Southern California Road Trip: Loyola Marymount University

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You're about to spend four years of your life on a college campus; you need to make sure it feels right. So hit the road—we did! We took three typical road trips: East Coast, West Coast, and in between. By the way, college visits don't have to mean hours on the interstate. Use our Directory to locate schools near you and walk through the gates. You may find what you're looking for.

At Loyola Marymount, it's not uncommon to hear about graduates with science and engineering degrees who enter the Peace Corps or teach in underserved communities. This is not to say that most don't dive right into med school or a high-paying job as an engineering consultant. But a commitment to service and social justice is one of the school's distinguishing characteristics. It's a trait of the Jesuits who founded the school in 1911, and it hasn't been lost even as students from other faiths have flocked to the campus.

Patrick Carter, for example, spent much of his undergraduate career volunteering in the university's backyard as a member of the Crimson Circle (at LMU, service organizations are more popular than fraternities and sororities). Carter's experience made him think about a career that can affect people on a large scale—"concretely, not abstractly."

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Carter, who is now pursuing a master's in environmental engineering, says LMU was also an ideal place to learn about the environment. The campus overlooks the Pacific Ocean near the beaches of Venice and Santa Monica; less than a mile away are the Ballona Wetlands, the largest degraded wetlands in Los Angeles County. As an undergraduate, Carter trekked down to collect soil and water samples to learn more about the impact of human development and pollution.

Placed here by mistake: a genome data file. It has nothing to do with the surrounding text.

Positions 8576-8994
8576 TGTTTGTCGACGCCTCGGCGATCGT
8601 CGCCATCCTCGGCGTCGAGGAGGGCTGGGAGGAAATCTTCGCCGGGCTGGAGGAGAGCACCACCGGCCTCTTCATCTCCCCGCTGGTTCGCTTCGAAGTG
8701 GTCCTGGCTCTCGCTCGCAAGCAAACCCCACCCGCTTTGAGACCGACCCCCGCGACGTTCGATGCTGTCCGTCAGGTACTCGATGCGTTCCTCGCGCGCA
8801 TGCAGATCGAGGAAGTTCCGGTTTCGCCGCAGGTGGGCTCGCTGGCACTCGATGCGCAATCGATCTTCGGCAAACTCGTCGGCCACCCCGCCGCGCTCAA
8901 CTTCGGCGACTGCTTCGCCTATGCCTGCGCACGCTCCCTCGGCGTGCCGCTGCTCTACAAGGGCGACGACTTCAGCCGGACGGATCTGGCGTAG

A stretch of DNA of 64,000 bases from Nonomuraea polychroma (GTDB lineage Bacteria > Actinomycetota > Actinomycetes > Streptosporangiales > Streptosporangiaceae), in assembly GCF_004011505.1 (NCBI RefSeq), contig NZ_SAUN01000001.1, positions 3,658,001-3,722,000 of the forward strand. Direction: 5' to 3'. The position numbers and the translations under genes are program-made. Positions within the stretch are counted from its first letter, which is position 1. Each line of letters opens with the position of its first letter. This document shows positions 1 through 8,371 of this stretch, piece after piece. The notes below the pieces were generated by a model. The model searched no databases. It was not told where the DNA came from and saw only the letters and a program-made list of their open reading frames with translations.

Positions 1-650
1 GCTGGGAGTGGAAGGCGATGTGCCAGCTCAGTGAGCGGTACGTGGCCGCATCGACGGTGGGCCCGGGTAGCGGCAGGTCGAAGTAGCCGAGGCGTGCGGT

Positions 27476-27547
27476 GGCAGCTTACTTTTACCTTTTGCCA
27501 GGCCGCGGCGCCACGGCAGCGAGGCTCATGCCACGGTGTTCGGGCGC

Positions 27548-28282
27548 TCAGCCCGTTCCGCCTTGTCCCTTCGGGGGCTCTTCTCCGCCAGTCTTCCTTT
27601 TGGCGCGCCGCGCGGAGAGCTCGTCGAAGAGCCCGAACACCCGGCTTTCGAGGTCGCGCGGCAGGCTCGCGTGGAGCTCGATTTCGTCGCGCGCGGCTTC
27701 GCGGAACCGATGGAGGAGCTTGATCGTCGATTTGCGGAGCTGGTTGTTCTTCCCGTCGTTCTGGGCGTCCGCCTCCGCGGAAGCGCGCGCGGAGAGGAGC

Environmental science is one of LMU's newer majors, combining biology, chemistry, and civil engineering—a blend professors see as crucial if students are to solve the environmental problems of the future. Students and professors form close bonds at LMU; besides calling students who miss class, professors will invite students to play basketball or go surfing. Richard Plumb, dean of the college of science and engineering, spent one spring break with a group of freshmen at Catalina Island doing volunteer work in ecological restoration. Even LMU's president, Robert Lawton, S.J., who lives on campus, is known for occasionally bringing a bottle of wine over for dinner.

Students report some frustrations—and not just about their inability to find parking at peak hours. The number of science courses strikes some as limited; plans are in the works to build more labs and renovate some existing facilities. In 2009, a new library will open and construction will begin on a research center focused on finding solutions to local environmental problems.

More About Loyola Marymount University

Plus factor: Started recycling in 1990; first college campus to recycle 50% of all its solid waste.
Undergrad enrollment, fall '07: 5,766
Est. annual cost, '08-'09 (tuition, fees, room and board): $46,345

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